Singing is the addition of emotional information into your well trained vocal machine. While, vocalizing is purely scientific, singing converts that science into art. Vocalizing will train you to hit the highest , lowest, loudest, softest notes with efficiency. Singing will then convert those empirical factors into a meaningful sound for your audiences to connect to.

Emotion and mental imagery make tiny adjustments all over your body, and this greatly alters the vocal output.


It's because of this, that you must also keep singing separate from vocalizing, especially in the early stages of training. For example : "Fear of high notes" is an emotional thing. You might feel fear or hesitation while singing high. This may make your body choke off the sound or severely alter your natural neutral tone. So if you are someone who is afraid of singing high or loud, it's important to neutralize the emotional signal while you are prepping your voice and vocalizing all your ranges.


Take a second now. Try singing a "difficult" line by completely changing the meaning of the line or the melody. You will see that different mental approaches make it either easier or more difficult. The sonic output will keep changing every time you change the mental input! (If this doesn't happen, get in touch with me)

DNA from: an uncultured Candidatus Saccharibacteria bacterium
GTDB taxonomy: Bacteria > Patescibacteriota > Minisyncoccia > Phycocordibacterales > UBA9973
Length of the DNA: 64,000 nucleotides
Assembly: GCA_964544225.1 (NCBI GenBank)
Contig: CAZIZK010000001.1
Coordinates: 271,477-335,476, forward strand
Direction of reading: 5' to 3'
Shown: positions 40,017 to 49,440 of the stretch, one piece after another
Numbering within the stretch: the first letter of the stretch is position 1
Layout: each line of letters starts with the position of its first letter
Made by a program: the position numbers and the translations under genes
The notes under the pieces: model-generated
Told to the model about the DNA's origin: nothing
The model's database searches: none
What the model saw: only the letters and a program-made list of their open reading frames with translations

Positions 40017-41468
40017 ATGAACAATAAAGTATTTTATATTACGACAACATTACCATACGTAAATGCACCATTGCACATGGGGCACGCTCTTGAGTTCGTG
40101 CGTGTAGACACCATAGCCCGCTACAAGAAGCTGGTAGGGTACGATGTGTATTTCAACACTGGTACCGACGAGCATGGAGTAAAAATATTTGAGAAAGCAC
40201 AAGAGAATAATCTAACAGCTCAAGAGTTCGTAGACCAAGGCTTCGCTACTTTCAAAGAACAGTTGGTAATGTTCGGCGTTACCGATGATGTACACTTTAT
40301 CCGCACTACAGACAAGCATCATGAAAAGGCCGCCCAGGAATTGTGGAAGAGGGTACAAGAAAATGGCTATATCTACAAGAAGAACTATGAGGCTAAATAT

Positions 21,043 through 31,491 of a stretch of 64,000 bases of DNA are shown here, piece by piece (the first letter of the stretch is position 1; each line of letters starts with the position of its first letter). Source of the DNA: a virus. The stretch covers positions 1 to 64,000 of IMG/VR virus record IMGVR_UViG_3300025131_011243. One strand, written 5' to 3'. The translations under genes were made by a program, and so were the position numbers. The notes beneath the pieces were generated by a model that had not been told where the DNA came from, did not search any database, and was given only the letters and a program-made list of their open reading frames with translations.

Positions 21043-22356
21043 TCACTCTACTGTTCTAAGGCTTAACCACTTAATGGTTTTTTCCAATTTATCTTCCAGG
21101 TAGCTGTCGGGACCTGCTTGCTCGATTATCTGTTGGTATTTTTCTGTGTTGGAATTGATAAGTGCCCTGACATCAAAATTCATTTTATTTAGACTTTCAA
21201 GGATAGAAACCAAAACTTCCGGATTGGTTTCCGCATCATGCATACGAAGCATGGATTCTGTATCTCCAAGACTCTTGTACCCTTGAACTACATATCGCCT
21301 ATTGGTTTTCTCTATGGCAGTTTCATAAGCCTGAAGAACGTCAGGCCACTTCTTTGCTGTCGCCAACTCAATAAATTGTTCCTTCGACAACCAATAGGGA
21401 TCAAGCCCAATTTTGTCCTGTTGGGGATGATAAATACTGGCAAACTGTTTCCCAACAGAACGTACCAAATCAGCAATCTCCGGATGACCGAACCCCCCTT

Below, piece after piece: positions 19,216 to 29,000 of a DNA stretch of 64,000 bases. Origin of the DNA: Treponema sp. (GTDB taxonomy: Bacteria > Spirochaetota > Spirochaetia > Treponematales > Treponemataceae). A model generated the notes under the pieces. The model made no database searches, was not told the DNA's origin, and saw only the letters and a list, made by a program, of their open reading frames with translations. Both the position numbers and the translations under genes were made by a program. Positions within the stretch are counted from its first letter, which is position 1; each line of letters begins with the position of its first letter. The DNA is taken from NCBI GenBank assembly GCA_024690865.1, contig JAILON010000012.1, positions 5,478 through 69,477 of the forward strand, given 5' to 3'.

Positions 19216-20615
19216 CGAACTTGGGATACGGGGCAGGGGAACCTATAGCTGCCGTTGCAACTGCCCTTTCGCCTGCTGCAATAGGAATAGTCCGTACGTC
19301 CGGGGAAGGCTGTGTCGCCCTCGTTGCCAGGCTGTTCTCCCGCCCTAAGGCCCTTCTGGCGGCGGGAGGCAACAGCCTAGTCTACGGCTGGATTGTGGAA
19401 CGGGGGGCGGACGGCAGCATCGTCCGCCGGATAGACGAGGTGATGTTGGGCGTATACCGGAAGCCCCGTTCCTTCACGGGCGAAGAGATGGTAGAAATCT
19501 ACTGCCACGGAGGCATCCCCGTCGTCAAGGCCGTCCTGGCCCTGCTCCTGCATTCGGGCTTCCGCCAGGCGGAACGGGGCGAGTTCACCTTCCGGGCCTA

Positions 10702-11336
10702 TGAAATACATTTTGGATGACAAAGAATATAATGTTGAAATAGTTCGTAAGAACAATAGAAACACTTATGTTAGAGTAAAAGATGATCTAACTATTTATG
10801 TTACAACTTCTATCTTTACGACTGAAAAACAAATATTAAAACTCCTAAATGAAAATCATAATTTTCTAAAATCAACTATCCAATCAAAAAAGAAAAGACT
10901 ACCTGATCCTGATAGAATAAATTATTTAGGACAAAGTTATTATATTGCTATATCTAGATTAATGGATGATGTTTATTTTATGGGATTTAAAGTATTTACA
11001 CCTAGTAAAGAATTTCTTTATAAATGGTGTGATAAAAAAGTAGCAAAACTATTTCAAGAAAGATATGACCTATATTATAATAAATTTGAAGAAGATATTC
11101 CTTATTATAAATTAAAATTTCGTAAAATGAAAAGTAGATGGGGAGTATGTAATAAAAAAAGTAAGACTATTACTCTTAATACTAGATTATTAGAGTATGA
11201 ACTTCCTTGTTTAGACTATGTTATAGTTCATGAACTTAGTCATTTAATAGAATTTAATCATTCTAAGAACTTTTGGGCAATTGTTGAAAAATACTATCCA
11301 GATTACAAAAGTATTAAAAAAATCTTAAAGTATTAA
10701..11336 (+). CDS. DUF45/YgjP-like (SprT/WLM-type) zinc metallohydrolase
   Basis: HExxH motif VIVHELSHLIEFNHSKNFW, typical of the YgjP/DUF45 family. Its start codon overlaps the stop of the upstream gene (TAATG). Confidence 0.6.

Part 3

Study is the third aspect of practice. Study is predominantly intellectual while singing is predominantly emotional and vocalizing is just like oiling a machine and making sure all its parts work well.

Study may include sight reading, transcription, ear training, rhythm studies etc.


Do not force yourself to vocalize or sing perfectly when you are studying something new. If it's happening, that's great. If it isn't, there is really nothing to worry about. All the three processes are very different. The brain and the body, both behave very differently in these three aspects.


A mentor once told me that it takes up to 2 years for new intellectual information to become part of your performance instinct. So you must keep shedding and then allow for it to reflect naturally in your performance as your musicality deepens.



PLANNING YOUR PRACTICE SESSION